In a new book, EPFL researchers trace the history of La Buvette d'Evian - a former lakeside refreshment area that is also an icon of modern architecture. With some light renovation work, La Buvette could reinvigorate the entire region. The book launch will take place on 6 December at EPFL. For over 40 years, tourists and people with kidney ailments came to La Buvette d'Evian for the healing properties of the region's water.
Farmers in developing countries often rely heavily on their yearly harvest to feed their families. A bad crop can have severe consequences for their livelihood. Despite the significant advantages crop insurances would offer in alleviating this risk, only a small percentage of farmers insure their crops.
The water in Swiss streams is contaminated with numerous micropollutants. However, very little research has been carried out to determine how these trace substances affect organisms in bodies of water. An Eawag research group has been able to show for the first time on a large scale that such trace substances accumulate in gammarids and possibly have a negative effect on them.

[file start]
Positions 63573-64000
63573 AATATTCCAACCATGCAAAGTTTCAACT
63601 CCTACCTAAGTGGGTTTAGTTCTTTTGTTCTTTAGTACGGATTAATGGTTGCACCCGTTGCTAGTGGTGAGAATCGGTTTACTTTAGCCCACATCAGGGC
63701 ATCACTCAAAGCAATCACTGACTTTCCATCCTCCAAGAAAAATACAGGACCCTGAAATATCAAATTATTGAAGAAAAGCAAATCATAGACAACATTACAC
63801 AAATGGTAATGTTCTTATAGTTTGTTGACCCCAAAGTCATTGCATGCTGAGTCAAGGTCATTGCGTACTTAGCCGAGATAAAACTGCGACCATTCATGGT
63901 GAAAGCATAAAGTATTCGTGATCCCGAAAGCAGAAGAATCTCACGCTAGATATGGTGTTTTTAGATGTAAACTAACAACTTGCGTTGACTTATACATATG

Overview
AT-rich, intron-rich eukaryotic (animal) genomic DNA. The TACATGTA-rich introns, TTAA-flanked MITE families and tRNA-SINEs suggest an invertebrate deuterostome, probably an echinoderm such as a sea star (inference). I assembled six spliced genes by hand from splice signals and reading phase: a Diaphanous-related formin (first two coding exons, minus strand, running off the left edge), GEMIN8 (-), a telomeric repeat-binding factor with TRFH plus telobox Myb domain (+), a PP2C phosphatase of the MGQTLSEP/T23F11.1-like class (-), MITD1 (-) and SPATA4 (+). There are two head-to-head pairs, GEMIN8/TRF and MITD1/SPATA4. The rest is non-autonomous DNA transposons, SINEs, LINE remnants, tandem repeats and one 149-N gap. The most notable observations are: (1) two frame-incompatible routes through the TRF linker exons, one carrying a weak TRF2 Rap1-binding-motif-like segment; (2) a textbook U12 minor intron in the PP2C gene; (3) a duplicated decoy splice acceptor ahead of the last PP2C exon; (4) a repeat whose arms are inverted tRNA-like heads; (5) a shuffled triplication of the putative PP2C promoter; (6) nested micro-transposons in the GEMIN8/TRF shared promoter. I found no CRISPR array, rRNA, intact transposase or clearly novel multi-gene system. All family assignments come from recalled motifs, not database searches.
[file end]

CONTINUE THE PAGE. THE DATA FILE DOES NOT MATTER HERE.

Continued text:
Geneva, 3 December 2018. Early this morning, operators of the CERN Control Centre turned off the Large Hadron Collider (LHC), ending the very successful second run of the world's most powerful particle accelerator. CERN's accelerator complex will be stopped for about two years to enable major upgrade and renovation works.
A new study found two types of climatic connection between the North Atlantic and Antarctica. One is a rapid atmospheric channel and the other a much slower connection through the ocean. During the last glacial period, these links resulted in abrupt climatic changes - and could so again in future. In a study just published in the journal "Nature", an international team of researchers describes how an ocean current repeatedly strengthening and weakening again 60,000 to 12,000 years ago led to an extremely sudden change in the climate.
By comparing the cities of Geneva and Singapore, a thesis found that urban planners can reap multiple benefits by better leveraging digital technology.
Add this page to your bookmarks